Complex jobs beneath N3

2009-03-15 00:00

Work has started on two engineering projects on sites beside the N3 highway and the speed limit has been reduced adjacent to them. However, authorities do not expect any major disruption to traffic.

At a site between the Old Howick Road and the N3 north opposite Queen Elizabeth Park on Town Hill, a specialist contractor is carrying out a pipe-jacking project on behalf of Umgeni Water.

The speed limit has been reduced to 60 km/hour on the highway in view of “safety considerations for motorists and workers alike”. However, no lane closures are envisaged, said Umgeni Water spokesman, Shami Harichunder. The limit on the Old Howick Road has been reduced to 40 km/hour past the site.

Pipe-jacking involves the use of sophisticated equipment to push sections of pipe into place underground with minimal impact on surface activities.

Esor Limited, a geotechnical and civil engineering contractor, is working on the project that entails jacking 76 metres of concrete pipes under the N3 and Old Howick Road to create a sleeve.

This sleeve will accommodate a new water pipeline from the D.V. Harris water treatment works to the World’s View reservoir. The jacking operation will take approximately 18 weeks at a contract value of R5 million.

The geology of the Town Hill area is known to be unstable, so the pipe is being routed under the N3 at the most stable point. An existing pipeline that runs 10 metres from the new crossing has been in place for about 20 years and has not created any problems, Harichunder said.

At a site in the median of the highway east of the Hilton interchange, Esor is carrying out a second pipe-jacking operation for the South African National Roads Agency Limited (Sanral). The speed limit on both the northbound and southbound routes has also been reduced to 60 km/hour.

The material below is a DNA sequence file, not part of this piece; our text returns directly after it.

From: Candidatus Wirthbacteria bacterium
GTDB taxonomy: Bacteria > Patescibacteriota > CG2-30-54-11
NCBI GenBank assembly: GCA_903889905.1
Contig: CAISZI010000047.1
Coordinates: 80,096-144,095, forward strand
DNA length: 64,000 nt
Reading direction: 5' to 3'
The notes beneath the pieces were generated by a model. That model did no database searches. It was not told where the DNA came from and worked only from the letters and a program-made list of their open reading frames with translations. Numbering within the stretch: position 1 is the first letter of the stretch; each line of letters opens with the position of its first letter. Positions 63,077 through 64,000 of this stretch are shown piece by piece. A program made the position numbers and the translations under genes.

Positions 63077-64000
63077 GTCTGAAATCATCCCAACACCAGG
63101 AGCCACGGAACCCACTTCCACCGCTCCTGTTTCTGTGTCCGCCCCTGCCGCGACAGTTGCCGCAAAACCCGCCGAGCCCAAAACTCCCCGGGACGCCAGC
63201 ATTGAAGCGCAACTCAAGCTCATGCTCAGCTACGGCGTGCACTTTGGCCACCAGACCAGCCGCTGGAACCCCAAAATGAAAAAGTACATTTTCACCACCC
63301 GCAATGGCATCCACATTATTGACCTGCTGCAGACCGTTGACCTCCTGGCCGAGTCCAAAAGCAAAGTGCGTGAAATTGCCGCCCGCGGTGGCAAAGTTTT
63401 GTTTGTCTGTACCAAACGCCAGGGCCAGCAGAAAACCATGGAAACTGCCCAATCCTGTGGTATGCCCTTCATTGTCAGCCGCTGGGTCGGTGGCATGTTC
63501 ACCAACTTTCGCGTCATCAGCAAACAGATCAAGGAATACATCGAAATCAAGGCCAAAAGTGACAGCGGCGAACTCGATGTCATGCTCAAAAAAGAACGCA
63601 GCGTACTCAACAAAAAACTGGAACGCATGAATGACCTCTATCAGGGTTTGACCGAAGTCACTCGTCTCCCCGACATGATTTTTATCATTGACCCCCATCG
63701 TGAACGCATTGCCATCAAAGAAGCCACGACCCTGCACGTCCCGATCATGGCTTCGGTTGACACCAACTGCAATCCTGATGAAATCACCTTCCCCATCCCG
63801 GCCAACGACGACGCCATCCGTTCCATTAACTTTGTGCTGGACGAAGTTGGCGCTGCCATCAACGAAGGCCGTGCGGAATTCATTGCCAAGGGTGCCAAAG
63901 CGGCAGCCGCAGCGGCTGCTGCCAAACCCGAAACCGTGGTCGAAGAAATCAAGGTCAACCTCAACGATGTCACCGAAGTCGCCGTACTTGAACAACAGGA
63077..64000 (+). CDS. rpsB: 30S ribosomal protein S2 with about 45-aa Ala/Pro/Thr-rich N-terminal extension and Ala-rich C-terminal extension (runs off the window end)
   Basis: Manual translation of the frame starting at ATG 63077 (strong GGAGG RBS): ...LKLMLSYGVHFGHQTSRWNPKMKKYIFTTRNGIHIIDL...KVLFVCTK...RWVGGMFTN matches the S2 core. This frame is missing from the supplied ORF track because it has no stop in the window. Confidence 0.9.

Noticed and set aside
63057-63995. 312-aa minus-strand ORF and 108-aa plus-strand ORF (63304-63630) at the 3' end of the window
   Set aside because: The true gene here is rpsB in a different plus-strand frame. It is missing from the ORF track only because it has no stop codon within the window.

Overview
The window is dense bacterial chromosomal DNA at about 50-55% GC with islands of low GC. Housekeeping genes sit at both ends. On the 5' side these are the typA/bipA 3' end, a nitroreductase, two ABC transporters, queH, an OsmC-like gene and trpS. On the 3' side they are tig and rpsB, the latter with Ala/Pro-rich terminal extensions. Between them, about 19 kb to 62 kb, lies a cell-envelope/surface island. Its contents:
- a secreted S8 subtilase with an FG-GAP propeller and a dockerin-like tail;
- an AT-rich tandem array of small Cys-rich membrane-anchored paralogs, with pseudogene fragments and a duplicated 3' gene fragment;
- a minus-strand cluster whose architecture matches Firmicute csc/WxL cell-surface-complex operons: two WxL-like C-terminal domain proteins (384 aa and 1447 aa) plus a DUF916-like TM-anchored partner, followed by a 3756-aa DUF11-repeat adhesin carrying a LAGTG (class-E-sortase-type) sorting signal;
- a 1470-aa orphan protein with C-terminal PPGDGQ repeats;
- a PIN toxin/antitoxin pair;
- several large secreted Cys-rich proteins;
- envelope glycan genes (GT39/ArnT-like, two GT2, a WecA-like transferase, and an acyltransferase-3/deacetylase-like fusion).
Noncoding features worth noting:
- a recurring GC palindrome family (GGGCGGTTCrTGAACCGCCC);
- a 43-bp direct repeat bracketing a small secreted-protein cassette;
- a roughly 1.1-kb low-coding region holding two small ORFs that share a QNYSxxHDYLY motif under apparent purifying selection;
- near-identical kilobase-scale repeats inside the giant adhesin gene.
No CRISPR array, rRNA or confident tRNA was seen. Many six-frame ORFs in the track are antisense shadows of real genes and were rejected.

A Sanral spokesman said a galvanised steel drainage pipe culvert that runs under the N3 is being replaced with a concrete pipe. The culvert diverts stormwater from Hilton into a stream on the north side of the highway.

The existing steel culvert has started to corrode, so replacing it will “prevent the integrity of the N3 being compromised at a later stage”. The steel pipe will be filled with concrete once the new culvert has been commissioned.

Using conventional methods to replace the pipe would be costly and disruptive to traffic flow as it would require digging a trench across the highway, the spokesman said. This is why Sanral opted for pipe-jacking. The work is expected to take six months at a cost of R4,4 million and should be completed in August.

The KZN Road Traffic Inspectorate has appealed to motorists to obey the reduced speed limits in the interests of traffic and construction workers’ safety.

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